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doesn't /sbin/lilo -v just show the version?
I did run lilo after and it gave the same error .. kernel too large.
I thought the error could be just as you said, only for a floppy is it too large.
However when I ran lilo after changing lilo.conf to append the new kernel .. it gives that error.
I'm just a little hesititant doing it again because it's running so nice now. =)
Cedrik - I checked out the /usr/src/linux/arch/i386/boot/ and there was a bzImage which was just a bit smaller than my current kernel .. which would make sense.
I then copied it to /boot as vmlinuz.old and then ran lilo .. no problem. (my lilo.conf still has an entry for another kernel) Rebooted and I get a good ole Kernel Panic, VFS Unable to mount root fs on 08:05.
I'll post my lilo.conf
root@cerveza:/etc# cat lilo.conf
# LILO configuration file
# generated by 'liloconfig'
# Start LILO global section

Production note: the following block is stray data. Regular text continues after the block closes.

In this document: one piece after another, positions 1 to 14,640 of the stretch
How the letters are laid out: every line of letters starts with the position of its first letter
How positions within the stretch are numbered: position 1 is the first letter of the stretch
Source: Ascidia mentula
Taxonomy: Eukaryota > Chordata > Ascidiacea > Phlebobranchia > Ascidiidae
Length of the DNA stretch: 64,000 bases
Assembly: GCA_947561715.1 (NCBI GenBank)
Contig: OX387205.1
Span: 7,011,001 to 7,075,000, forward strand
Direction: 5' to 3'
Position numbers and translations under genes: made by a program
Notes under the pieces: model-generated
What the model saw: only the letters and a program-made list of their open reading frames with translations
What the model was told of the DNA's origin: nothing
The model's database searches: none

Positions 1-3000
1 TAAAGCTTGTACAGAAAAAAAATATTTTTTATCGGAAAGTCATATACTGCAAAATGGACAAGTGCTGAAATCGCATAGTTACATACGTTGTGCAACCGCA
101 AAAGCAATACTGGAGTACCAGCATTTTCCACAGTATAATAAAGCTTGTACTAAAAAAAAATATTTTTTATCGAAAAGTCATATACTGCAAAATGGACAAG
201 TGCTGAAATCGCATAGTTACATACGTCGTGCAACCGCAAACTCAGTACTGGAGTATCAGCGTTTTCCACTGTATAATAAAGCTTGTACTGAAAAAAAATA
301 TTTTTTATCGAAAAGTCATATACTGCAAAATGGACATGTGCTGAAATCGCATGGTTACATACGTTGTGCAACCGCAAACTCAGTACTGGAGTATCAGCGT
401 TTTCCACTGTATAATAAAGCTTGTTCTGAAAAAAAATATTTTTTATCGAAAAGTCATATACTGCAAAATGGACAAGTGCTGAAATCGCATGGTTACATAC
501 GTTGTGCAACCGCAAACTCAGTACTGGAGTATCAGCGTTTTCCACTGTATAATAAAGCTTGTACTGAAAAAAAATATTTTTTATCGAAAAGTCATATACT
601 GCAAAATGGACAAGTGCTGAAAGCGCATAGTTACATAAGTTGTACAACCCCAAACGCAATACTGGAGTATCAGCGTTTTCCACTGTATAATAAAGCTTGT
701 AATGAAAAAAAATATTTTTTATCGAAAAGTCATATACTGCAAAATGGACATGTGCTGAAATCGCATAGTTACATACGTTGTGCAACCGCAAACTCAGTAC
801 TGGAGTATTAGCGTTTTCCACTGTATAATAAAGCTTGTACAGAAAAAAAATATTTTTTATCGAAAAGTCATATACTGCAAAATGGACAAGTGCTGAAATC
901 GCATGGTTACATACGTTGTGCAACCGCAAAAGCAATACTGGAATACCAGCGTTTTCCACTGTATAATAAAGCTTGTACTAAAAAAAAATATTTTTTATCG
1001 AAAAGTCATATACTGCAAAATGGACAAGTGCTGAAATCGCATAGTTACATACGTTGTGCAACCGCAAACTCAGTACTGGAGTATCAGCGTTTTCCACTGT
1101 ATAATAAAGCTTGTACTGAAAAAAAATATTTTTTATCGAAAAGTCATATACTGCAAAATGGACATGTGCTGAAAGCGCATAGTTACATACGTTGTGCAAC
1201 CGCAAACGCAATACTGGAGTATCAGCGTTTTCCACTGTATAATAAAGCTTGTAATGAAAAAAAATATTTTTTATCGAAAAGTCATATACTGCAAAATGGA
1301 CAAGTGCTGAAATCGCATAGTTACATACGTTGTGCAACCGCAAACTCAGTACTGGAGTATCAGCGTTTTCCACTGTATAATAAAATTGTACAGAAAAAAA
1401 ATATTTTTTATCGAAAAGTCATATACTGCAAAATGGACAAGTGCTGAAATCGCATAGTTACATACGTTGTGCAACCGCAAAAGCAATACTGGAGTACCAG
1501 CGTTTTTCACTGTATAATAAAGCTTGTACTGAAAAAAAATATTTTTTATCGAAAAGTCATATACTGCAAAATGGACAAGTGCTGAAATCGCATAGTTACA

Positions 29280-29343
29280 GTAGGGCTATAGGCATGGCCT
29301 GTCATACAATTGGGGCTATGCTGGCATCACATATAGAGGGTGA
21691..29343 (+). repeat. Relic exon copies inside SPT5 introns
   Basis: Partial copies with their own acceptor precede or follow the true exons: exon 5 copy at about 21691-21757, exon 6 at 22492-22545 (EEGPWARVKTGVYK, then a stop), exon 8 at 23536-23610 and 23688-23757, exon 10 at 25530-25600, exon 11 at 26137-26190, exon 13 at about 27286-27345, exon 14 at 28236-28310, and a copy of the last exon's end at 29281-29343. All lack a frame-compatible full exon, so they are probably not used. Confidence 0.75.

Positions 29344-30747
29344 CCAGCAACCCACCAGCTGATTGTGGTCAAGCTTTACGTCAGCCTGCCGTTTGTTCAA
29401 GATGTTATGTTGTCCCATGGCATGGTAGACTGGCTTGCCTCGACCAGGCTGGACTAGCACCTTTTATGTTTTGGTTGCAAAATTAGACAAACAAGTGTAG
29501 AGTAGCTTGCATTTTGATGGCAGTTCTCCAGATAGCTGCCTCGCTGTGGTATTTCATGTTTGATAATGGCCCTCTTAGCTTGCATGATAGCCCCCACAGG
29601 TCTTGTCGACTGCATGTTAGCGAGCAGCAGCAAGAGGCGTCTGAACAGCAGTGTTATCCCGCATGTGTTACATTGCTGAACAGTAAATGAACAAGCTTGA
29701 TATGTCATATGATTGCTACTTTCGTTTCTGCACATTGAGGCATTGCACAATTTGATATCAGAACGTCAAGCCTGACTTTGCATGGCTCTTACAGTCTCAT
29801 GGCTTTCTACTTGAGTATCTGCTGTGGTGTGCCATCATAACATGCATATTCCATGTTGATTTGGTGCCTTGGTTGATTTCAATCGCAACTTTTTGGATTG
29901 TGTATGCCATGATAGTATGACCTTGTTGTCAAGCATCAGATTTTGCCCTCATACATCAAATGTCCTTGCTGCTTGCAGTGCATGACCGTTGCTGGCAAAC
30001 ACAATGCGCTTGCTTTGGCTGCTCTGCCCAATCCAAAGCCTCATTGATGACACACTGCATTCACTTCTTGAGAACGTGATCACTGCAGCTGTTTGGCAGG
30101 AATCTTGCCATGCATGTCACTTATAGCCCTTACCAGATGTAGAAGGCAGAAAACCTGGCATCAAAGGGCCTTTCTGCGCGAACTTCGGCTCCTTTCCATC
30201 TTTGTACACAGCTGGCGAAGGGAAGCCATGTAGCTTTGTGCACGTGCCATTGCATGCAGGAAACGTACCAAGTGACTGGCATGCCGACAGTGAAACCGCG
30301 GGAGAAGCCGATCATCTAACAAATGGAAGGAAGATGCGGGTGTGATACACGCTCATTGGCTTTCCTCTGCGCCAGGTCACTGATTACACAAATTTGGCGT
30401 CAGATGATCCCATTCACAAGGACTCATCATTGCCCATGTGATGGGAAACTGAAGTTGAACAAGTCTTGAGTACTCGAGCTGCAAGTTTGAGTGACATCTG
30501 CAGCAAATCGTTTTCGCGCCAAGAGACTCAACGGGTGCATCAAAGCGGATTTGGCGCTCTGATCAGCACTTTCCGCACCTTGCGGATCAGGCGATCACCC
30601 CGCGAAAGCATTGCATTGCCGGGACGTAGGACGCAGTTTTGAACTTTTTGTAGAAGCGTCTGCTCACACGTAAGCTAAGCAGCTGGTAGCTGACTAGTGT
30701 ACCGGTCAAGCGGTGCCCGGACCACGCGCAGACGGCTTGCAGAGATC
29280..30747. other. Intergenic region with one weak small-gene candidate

append="nousb mem=exactmap mem=640K@0 mem=511M@1M"
boot = /dev/sda
message = /boot/boot_message.txt
timeout = 1200
# Override dangerous defaults that rewrite the partition table:
# Normal VGA console
vga = normal
# VESA framebuffer console @ 1024x768x64k
# VESA framebuffer console @ 1024x768x32k
# VESA framebuffer console @ 1024x768x256
# VESA framebuffer console @ 800x600x64k
# VESA framebuffer console @ 800x600x32k
# VESA framebuffer console @ 800x600x256
# VESA framebuffer console @ 640x480x64k
# VESA framebuffer console @ 640x480x32k
# VESA framebuffer console @ 640x480x256
# End LILO global section
# Linux bootable partition config begins
image = /boot/vmlinuz
root = /dev/sda5
label = Linux
image = /boot/vmlinuz.old
root = /dev/sda5
label = Linux-SMP
# Linux bootable partition config ends
I only made one change in make menuconfig so I know I didnt disable any built in support.
assuming your top post means
if you have 4 G of ram
2) The reason I asked the size of your new kernel is that grub can boot kernels up to 1440Kb in size
3) you may also consider the following to assist (=yes)
CONFIG_PREEMPT=y for speed
CONFIG_MODULE_FORCE_UNLOAD=y under loaded mod support so you can compile more drivers than you think you need but won't be forced to reboot
(according to LinuxUser & Developer magazine)
4) you can of course make most things modules but then you are forced to have a bigger initrd image to get your hardware recognised.
it probably sounds like boasting but heres my updated tutorial look for the emergency boot of large kernels on how to use 2 or 3 floppies .
as one floppy is devoted to the kernel its theoretical size is 1440 Kb